Home Artificial Intelligence Large Language Model Performance in Time Series Evaluation Methodology Results Takeaways

Large Language Model Performance in Time Series Evaluation Methodology Results Takeaways

Large Language Model Performance in Time Series Evaluation

Image created by writer using Dall-E 3

How do major LLMs stack up at detecting anomalies or movements in the information when given a big set of time series data throughout the context window?

Towards Data Science

While LLMs clearly excel in natural language processing tasks, their ability to investigate patterns in non-textual data, akin to time series data, stays less explored. As more teams rush to deploy LLM-powered solutions without thoroughly testing their capabilities in basic pattern evaluation, the duty of evaluating the performance of those models on this context takes on elevated importance.

On this research, we set out to analyze the next query: given a big set of time series data throughout the context window, how well can LLMs detect anomalies or movements in the information? In other words, must you trust your money with a stock-picking OpenAI GPT-4 or Anthropic Claude 3 agent? To reply this query, we conducted a series of experiments comparing the performance of LLMs in detecting anomalous time series patterns.

All code needed to breed these results will be present in this GitHub repository.

Figure 1: A rough sketch of the time series data (image by writer)

We tasked GPT-4 and Claude 3 with analyzing changes in data points across time. The info we used represented specific metrics for various world cities over time and was formatted in JSON before input into the models. We introduced random noise, starting from 20–30% of the information range, to simulate real-world scenarios. The LLMs were tasked with detecting these movements above a particular percentage threshold and identifying the town and date where the anomaly was detected. The info was included on this prompt template:

  basic template = ''' You're an AI assistant for a knowledge scientist. You've got been given a time series dataset to investigate.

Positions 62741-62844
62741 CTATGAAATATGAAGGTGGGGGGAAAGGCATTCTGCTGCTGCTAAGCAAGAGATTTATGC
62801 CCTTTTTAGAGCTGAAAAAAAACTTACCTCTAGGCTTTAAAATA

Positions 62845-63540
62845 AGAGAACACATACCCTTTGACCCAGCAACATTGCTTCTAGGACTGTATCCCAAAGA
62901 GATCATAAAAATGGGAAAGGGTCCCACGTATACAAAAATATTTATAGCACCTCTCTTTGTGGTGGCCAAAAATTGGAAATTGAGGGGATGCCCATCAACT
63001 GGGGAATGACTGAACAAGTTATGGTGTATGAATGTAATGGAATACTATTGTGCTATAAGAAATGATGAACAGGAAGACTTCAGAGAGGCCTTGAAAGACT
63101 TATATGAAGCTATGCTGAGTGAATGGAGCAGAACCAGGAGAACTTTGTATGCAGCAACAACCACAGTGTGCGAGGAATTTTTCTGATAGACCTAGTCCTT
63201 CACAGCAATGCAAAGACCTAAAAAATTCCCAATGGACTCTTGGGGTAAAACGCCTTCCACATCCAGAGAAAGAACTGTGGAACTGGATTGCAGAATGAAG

The dataset accommodates a series of measurements taken at regular intervals over a time frame.
There may be one timeseries for every city within the dataset. Your task is to discover anomalies in the information. The dataset is in the shape of a JSON object, with the date as the important thing and the measurement as the worth.

The dataset is as follows:

Please use the next directions to investigate the information:


Figure 2: The essential prompt template utilized in our tests

Analyzing patterns throughout the context window, detecting anomalies across a big set of time series concurrently, synthesizing the outcomes, and grouping them by date is not any walk in the park for an LLM; we actually desired to push the bounds of those models on this test. Moreover, the models were required to perform mathematical calculations on the time series, a task that language models generally struggle with.

We also evaluated the models’ performance under different conditions, akin to extending the duration of the anomaly, increasing the share of the anomaly, and ranging the variety of anomaly events throughout the dataset. We should always note that in our initial tests, we encountered a problem where synchronizing the anomalies, having all of them occur on the identical date, allowed the LLMs to perform higher by recognizing the pattern based on the date quite than the information movement. When evaluating LLMs, careful test setup is incredibly essential to forestall the models from picking up on unintended patterns that might skew results.

Figure 3: Claude 3 significantly outperforms GPT-4 in time series evaluation (image by writer)

In testing, Claude 3 Opus significantly outperformed GPT-4 in detecting time series anomalies. Given the character of the testing, it’s unlikely that this specific evaluation was included within the training set of Claude 3 — making its strong performance much more impressive.

Results with 50% Spike

Our first set of results is predicated on data where each anomaly was a 50% spike in the information.


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